Unlocking the Potential of Marketing: Some Sage Advice for Events Business Leaders

Our guest blogger – experienced event and content advisor Tim Mann provides insightful tips on how events business leaders can be confident in the return on their investment in marketing.

“By improving the reporting process for the marketing team, you are also helping the marketing team communicate with other functions, enhancing their value to the organisation. Marketing reports, made accessible and actionable, should be shared with all functions in the business – especially sales.”

As is the case in all types of organisations, senior executives focused on the success of B2B events have to quickly process information from a variety of sources to make good decisions – on an operational and strategic level.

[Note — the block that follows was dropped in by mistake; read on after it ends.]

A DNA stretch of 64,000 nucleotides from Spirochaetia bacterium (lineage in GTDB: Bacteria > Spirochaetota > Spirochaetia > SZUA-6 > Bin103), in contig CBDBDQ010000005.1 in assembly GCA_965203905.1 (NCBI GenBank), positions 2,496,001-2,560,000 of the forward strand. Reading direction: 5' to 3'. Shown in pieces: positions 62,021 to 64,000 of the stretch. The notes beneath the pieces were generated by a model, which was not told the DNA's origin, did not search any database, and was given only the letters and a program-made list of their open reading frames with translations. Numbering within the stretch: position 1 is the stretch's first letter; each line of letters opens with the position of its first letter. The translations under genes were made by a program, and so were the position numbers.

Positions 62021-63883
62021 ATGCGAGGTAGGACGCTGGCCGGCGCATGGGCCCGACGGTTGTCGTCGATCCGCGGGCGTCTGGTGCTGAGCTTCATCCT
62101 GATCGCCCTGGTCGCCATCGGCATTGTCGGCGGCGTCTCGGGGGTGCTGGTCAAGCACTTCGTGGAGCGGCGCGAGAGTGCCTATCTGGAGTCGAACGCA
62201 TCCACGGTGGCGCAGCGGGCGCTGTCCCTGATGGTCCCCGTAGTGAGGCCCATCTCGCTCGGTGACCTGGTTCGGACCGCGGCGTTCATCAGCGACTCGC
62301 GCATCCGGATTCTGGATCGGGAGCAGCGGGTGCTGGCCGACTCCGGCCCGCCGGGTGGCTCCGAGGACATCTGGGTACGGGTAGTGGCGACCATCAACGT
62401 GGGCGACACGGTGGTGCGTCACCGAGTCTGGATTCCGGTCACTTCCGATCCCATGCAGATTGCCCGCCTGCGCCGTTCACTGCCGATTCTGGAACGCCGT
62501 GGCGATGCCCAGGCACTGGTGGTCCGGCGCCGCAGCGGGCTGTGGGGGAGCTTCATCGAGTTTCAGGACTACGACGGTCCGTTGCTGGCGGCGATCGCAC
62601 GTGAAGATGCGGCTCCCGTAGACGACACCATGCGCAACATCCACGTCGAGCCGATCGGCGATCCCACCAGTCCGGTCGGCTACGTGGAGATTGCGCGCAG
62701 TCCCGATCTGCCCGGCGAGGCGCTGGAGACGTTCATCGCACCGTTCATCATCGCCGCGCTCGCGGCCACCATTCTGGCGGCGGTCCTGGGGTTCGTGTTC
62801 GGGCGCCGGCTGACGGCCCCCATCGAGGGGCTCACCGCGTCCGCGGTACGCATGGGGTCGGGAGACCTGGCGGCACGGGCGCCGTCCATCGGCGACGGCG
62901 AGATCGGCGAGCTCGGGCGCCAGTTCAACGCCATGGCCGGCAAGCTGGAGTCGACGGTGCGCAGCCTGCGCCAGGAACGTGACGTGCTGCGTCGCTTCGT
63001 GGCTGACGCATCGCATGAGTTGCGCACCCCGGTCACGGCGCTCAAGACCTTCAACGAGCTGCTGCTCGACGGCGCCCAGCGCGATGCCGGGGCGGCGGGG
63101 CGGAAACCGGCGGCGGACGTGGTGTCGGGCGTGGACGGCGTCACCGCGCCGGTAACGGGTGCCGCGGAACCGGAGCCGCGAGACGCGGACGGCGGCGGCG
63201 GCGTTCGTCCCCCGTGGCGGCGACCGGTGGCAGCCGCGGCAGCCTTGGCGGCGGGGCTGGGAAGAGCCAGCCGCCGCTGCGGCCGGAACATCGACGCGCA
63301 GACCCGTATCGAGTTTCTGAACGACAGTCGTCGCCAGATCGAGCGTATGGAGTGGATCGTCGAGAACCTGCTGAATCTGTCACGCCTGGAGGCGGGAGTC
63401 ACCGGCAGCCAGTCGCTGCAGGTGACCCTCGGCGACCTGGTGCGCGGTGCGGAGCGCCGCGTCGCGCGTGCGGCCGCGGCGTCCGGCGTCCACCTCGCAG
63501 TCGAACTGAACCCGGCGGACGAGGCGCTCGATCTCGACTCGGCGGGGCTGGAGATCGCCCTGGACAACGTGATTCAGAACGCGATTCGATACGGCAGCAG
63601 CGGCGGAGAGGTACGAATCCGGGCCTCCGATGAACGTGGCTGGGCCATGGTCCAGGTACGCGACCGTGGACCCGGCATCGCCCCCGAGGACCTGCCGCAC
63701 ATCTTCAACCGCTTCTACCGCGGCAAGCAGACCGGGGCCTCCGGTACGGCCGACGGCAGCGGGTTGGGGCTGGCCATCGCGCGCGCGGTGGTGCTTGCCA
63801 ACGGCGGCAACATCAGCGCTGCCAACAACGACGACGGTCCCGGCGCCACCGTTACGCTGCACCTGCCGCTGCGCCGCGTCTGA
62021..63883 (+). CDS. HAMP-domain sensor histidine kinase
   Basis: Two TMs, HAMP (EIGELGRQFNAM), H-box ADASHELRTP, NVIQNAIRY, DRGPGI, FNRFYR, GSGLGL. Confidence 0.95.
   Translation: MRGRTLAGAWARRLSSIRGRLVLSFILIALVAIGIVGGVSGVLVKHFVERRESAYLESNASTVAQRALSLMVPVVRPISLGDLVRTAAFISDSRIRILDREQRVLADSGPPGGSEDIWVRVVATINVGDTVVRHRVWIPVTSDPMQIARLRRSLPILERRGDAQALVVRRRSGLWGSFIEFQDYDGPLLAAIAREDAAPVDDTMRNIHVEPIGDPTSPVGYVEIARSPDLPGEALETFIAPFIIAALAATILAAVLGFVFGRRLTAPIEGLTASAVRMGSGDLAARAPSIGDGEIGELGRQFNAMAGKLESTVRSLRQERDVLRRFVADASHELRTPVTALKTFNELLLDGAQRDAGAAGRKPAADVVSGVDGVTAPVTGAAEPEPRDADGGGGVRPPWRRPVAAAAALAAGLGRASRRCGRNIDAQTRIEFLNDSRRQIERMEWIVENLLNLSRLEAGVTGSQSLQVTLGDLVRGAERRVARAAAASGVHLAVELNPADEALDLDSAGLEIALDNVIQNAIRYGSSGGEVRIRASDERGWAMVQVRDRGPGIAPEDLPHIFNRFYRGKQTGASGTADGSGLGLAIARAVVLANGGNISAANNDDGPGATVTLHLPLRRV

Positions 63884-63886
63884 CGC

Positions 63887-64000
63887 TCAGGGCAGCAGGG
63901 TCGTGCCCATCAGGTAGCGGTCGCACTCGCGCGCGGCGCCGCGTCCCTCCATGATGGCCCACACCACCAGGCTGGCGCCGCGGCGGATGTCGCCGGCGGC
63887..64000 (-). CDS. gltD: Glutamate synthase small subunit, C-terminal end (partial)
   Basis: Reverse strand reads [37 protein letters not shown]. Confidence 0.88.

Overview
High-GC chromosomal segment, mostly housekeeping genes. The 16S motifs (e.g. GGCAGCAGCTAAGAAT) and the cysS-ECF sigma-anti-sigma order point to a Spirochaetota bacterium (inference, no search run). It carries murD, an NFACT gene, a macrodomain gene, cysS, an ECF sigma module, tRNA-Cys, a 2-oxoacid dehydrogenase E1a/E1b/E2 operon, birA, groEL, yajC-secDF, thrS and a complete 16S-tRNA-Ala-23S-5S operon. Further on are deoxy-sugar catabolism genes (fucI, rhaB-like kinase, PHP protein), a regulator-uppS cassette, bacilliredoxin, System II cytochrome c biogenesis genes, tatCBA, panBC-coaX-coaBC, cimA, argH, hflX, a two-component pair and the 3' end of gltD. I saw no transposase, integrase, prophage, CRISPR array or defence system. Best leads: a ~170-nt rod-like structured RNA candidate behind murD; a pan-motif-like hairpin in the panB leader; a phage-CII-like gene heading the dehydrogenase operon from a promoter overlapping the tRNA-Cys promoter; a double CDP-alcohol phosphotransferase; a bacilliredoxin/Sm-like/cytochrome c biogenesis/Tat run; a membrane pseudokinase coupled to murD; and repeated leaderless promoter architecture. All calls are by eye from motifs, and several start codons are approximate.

A cause of frustration I often encounter when working with senior executives is how difficult it can be to efficiently receive and understand data provided by B2B community marketers.

Frequently, meetings with B2B community marketers or the reports they provide tend to overflow with analytics – where important context and actionable insights can be difficult to pinpoint. It can be unclear how marketing spend is being allocated, which channels or elements of an B2B community marketing campaign are working best, or what is being done to optimise marketing performance in the months and weeks leading up to an event.

This can strain relationships between marketers, executives and other stakeholders.

So, what are the reasons for this and how can you address this challenge?

The language of leadership and the language of marketing